Chrysomya putoria, a Putative Vector of Diarrheal Diseases.

Lindsay, SW; Lindsay, TC; Duprez, J; Hall, MJ; Kwambana, BA; Jawara, M; Nurudeen, IU; Sallah, N; Wyatt, N; D'Alessandro, U; Pinder, M; Antonio, M; (2012) Chrysomya putoria, a Putative Vector of Diarrheal Diseases. PLoS neglected tropical diseases, 6 (11). e1895. ISSN 1935-2727 DOI:

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BACKGROUND: Chrysomya spp are common blowflies in Africa, Asia and parts of South America and some species can reproduce in prodigious numbers in pit latrines. Because of their strong association with human feces and their synanthropic nature, we examined whether these flies are likely to be vectors of diarrheal pathogens. METHODOLOGY/PRINCIPAL FINDINGS: Flies were sampled using exit traps placed over the drop holes of latrines in Gambian villages. Odor-baited fly traps were used to determine the relative attractiveness of different breeding and feeding media. The presence of bacteria on flies was confirmed by culture and bacterial DNA identified using PCR. A median of 7.00 flies/latrine/day (IQR?=?0.0-25.25) was collected, of which 95% were Chrysomya spp, and of these nearly all were Chrysomya putoria (99%). More flies were collected from traps with feces from young children (median?=?3.0, IQR?=?1.75-10.75) and dogs (median?=?1.50, IQR?=?0.0-13.25) than from herbivores (median?=?0.0, IQR?=?0.0-0.0; goat, horse, cow and calf; p<0.001). Flies were strongly attracted to raw meat (median?=?44.5, IQR?=?26.25-143.00) compared with fish (median?=?0.0, IQR?=?0.0-19.75, ns), cooked and uncooked rice, and mangoes (median?=?0.0, IQR?=?0.0-0.0; p<0.001). Escherichia coli were cultured from the surface of 21% (15/72 agar plates) of Chrysomya spp and 10% of these were enterotoxigenic. Enteroaggregative E. coli were identified by PCR in 2% of homogenized Chrysomya spp, Shigella spp in 1.4% and Salmonella spp in 0.6% of samples. CONCLUSIONS/SIGNIFICANCE: The large numbers of C. putoria that can emerge from pit latrines, the presence of enteric pathogens on flies, and their strong attraction to raw meat and fish suggests these flies may be common vectors of diarrheal diseases in Africa.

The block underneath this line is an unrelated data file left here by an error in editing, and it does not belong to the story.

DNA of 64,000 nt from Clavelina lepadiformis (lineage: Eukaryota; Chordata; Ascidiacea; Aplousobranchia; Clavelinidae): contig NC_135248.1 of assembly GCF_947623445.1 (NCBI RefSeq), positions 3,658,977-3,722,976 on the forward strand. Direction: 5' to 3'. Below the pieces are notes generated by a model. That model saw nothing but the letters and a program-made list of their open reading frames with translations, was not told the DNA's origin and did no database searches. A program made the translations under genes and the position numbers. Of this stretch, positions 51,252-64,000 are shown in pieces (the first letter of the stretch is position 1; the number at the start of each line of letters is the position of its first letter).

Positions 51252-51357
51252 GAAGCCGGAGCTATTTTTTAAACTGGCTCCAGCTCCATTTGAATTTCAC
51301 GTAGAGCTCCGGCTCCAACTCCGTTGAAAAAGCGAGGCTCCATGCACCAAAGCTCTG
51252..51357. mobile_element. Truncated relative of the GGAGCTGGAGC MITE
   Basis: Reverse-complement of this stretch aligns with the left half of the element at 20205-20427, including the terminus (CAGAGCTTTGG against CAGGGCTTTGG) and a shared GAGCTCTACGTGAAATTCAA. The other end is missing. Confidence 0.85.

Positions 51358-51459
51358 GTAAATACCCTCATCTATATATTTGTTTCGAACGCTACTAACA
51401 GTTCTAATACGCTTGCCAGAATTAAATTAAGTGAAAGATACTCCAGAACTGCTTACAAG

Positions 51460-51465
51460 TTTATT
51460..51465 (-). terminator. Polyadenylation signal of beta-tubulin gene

Item Type: Article
Faculty and Department: Faculty of Infectious and Tropical Diseases > Dept of Disease Control
PubMed ID: 23133694
Web of Science ID: 311888900023


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